ACTION ALERT: Stop the tar sands at their source, Say NO to Shell

ImageUntil October 1st you can make a written submission or sign up to make a presentation submission to the Canadian Environmental Assessment Agency about the Shell Jackpine Mine Expansion. Visit stopshellnow.com to find out more or visit this page directly to make your submission. It is easy. It won’t take you long. You can do it now!

On October 23rd, for the first time ever, two First Nations—the Athabasca Chipewyan First Nation and the Mikisew Cree–will be filing a constitutional challenge against a tar sands mining project. Shell wants to expand the Jackpine Mine, adding 100,000 barrels of bitumen production per day to the existing 200,000 barrels per day. That would be enough to fuel both the Enbridge Northern Gateway pipeline (525,000bpd) and the Kinder Morgan Trans Mountain pipeline (currently 300,000 and proposed to expand to over 700,000bpd), with plenty to spare. To learn more about these tar sands pipelines, visit www.canadians.org/pipelines

Pipelines are a recipe for disaster and mean fear of fractures and spills that would impact sensitive ecosystems, wildlife, and water systems and rivers that provide communities with water and food. With spills may also come the forced evacuation of communities, but also negligence of community health. People have reported burning eyes and headaches when there have been leaks. But when opposing these pipelines, it is crucial that we not only think about the destruction that happens along the pipeline route, but also the destruction that is happening at the point of extraction and downstream from these mines. Downstream communities have been plagued with rare cancers, increased autoimmune diseases and cardiovascular disease. There has also been increasing diabetes as people can no longer eat and live off traditional foods because water, fish, and moose have been poisoned by tar sands contamination.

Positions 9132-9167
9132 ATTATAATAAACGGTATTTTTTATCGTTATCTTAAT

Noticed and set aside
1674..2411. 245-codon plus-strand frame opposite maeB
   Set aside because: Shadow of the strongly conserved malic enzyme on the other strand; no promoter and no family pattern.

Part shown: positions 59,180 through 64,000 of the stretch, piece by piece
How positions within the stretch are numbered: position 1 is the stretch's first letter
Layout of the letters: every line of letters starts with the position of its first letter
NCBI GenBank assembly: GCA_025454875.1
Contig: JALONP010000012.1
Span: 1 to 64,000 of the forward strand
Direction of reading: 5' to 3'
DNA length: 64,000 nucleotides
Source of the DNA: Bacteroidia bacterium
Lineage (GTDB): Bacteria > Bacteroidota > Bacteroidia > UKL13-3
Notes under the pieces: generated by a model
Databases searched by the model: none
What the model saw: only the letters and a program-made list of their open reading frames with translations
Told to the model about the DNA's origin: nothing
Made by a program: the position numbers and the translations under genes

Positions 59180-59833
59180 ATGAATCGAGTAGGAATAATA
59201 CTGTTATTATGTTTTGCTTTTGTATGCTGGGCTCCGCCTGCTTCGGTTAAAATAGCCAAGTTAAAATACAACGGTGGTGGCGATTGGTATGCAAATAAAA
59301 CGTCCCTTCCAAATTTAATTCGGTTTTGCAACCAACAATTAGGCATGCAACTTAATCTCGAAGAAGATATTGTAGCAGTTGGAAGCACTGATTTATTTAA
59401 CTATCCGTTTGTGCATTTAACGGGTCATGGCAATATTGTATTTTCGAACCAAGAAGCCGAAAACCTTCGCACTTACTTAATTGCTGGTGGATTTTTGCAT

Last Friday, several women from tar sands impacted communities shared their personal stories at the event She Speaks: Indigenous Women Speak Up Against the Tar Sands. One of the speakers, Melina Laboucon-Massimo of the Lubicon Cree First Nation spoke about the community impacts of last year’s Rainbow pipeline rupture and the company’s negligent response and has also produced a photo essay.

This fall, the Council of Canadians will be holding a No Pipelines, No Tankers Speaking Tour in which we talk about the pipelines proposed to bring fossil fuels to BC’s coast for export and corporate profit. We will be talking about the fights against three pipelines in BC—the Northern Gateway, Kinder Morgan’s Trans Mountain, and the Pacific Trails Pipeline—and the much needed solidarity in fighting all of the pipelines. For more information about the pipelines tour, visit http://www.canadians.org/pipelines

This blog was also posted on http://www.canadians.org

Coal Export Action Ignites Movement in Montana

The last few days in Montana must have made Big Coal very, very nervous.

First, around 100 people gathered outside the Montana Capitol on August 13th to protest state decision makers’ support for coal export projects, which would see Montana become an international coal colony so Big Coal can profit while coal trains and mines expose our communities to poisons.  We then stormed into the Capitol building itself, dropping off letters for State Land Board members Governor Brian Schweitzer and Secretary of State Linda McCulloch.

Then, over the course of a week, 23 activists (myself included) were arrested at the State Capitol protesting coal exports, in one of the largest acts of nonviolent civil disobedience Montana has seen in recent years.  As far as anyone I’ve talked to has been able to tell, it’s the biggest climate-related civil disobedience the state has seen, period.